And Words Will Never Hurt Me
I was participating in a discussion the other day where it was asked, How should we Christians Show Christ’s Love to Homosexuals? The person who posed the question for discussion said he felt he wanted to apologize to LGBTQ people for the horrid way that the church catholic has treated them. He was asking the best way to do this. Being a Christian forum, of mainly straight, white men, many were quick to say that such an apology is unwarranted because one cannot apologize for the church. Besides, the church has done nothing wrong.
This is where I tuned out. I become incensed at such notions and they inevitably lead to victim blaming, or are born of it. Either way there is no conversing with people that do this. No matter what is said tempers flare and the ad hominems begin to fly. To be honest I am not above slinging them myself while simultaneously touting the virtues of non-fallacious argument.
Of course the person that asked the question can and should apologize for the church’s despicable treatment of LGBTQ people. If I am a member of a group that has members, even a fringe, minority of the membership, that treats communities of people in such dehumanizing and hurtful ways as some within the church have treated the LGBTQ community and individuals, it reflects upon every member of the group and the group itself. The group and all its members share in the guilt, so it is appropriate to apologize, to try to make amends to the injured. Just because I have personally done nothing wrong, have not harmed anyone (something I cannot personally claim, I have at one time or another held views, said things, made jokes that were homophobic, racist, sexist, etc. I do try to search myself for vestigial remnants. Being called on my privilege, when it appears, offers me that opportunity.) we still share the group’s guilt by choosing to associate with it. Christians should understand this concept of imputed guilt as it is at the core of many atonement theologies and the whole fallen nature thing, yet we deny it. But this isn’t really the topic of this post. My apologies for the digression.
I didn’t totally tune out, just avoided certain persons’ responses.
Somehow the topic of verbal abuse came up, this is what I actually came here to talk about. Someone came close to denying the existence of verbal abuse when he said that words cannot hurt, unless we choose to be hurt by them. He recited the lil ditty
Sticks and stones will break my bones, but words will never hurt me.
When I look at bullying and how verbal abuse is a part of bullying, and other forms of abuse, I recall being taught this very same ditty as a child. It was our standard response when our children were being taunted, called names, etc. I was taught this by people I trusted as a child. I do not think they meant any harm, just don’t think that they thought it through. I know they had the best of intentions, to give us comfort, to help us stand strong in the face of abuse. But the idiom is false. Words do hurt, they can hurt very much. No, it is not just my choice to be hurt by a verbal assault. Verbal assaults are hurtful, they are meant to inflict pain, why else would we use them? Words become weapons the same way a baseball bat, or a steak knife can become weapons. I know, I’ve used them to this end. Have had them used against me as weapons.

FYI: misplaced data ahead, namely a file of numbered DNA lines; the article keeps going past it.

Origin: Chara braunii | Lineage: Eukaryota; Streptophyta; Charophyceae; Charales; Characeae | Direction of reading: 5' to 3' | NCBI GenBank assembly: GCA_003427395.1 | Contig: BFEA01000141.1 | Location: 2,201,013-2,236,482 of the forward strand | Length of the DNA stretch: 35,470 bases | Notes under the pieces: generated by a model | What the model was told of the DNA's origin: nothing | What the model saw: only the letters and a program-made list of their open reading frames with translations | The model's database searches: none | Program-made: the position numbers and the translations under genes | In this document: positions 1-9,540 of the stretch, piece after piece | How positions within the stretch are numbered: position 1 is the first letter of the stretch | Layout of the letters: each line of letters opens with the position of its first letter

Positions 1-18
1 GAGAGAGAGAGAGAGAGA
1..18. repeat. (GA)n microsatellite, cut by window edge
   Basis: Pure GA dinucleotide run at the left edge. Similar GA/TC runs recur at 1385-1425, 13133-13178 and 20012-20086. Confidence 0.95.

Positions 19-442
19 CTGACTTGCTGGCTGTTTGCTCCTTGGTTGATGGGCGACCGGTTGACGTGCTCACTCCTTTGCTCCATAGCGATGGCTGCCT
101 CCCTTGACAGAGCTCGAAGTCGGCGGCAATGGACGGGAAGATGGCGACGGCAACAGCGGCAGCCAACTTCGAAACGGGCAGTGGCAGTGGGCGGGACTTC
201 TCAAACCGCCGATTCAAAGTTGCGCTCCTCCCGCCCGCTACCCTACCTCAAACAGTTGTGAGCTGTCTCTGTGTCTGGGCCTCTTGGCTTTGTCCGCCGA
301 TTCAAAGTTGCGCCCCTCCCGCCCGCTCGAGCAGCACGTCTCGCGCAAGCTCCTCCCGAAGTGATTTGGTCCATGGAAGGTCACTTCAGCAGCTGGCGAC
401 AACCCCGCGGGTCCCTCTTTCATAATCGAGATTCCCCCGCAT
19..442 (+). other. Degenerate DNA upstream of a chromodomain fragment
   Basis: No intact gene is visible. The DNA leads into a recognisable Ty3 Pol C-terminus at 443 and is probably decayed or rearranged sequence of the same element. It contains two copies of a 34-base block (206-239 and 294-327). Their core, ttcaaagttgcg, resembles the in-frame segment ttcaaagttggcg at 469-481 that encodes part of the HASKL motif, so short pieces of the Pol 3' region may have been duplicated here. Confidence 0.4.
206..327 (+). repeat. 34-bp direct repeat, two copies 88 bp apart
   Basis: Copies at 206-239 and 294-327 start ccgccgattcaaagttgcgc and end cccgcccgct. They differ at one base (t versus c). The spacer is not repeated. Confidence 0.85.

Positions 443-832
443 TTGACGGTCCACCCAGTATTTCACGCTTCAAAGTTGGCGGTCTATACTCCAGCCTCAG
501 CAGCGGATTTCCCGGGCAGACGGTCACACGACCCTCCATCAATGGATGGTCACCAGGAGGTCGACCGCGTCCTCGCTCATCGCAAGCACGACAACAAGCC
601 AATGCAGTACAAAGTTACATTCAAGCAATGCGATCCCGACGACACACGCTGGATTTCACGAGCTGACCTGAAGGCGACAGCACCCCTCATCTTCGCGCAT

This idiom, seems to me can lead to further abuse in the form invalidating someone’s feelings and victim blaming. “If you were stronger…” “If you weren’t a weakling…” then you wouldn’t choose to be hurt by simple words. This is fucking non-sense. Hurtful, dangerous non-sense. The words were strung together as a weapon, of course they hurt. You are not wrong for feeling hurt, you were. Your feelings are real, no one should deny you your feelings, tell you they are wrong. This idiom lends itself to doing just that. No people should be taught not to be abusers, verbal or otherwise.
This same person who recited the lil ditty said that verbal abuse can cause no real harm, not like physical abuse. I’d like to say that emotional abuse, of which verbal abuse is a part, is very much damaging physically. Negative emotions lead to the release of stress hormones which are rather toxic to the body. Verbal abuse harms people physically.
But, this isn’t the only harm that can come from this saying. Imagine what we would have to do in order to choose to not be affected by verbal assaults. It seems to require a hardening of the heart. I think we have to kill off a part of our humanity, Imago Dei for the Christian audience, to not be affected by verbal, emotional assaults. Actually I know this from experience. I internalized the idiom, tried desperately to live it out and in the process muted that part of me that would be hurt by what people said to or about me. I became less than fully human. I was missing the part of me that could truly love, feel sympathy for the other. Isn’t this what we are asking people to do when we insist that words will never hurt me?
Words can hurt, can be used as weapons. The good taken and used for evil. When we are beaten with words it is not our fault for “choosing” to be hurt, as that is only a choice that can be made from a hardened, less than fully human heart.
For all those who I have beaten with words I am truly sorry for abusing you. You did nothing to deserve that treatment. The pain you felt was not a result of your skin not being thick enough, but of my heart being too hard. I wish I could turn the clock back and undo the harm I caused you. All I can do, and I know it falls very short, is say, I am truly sorry.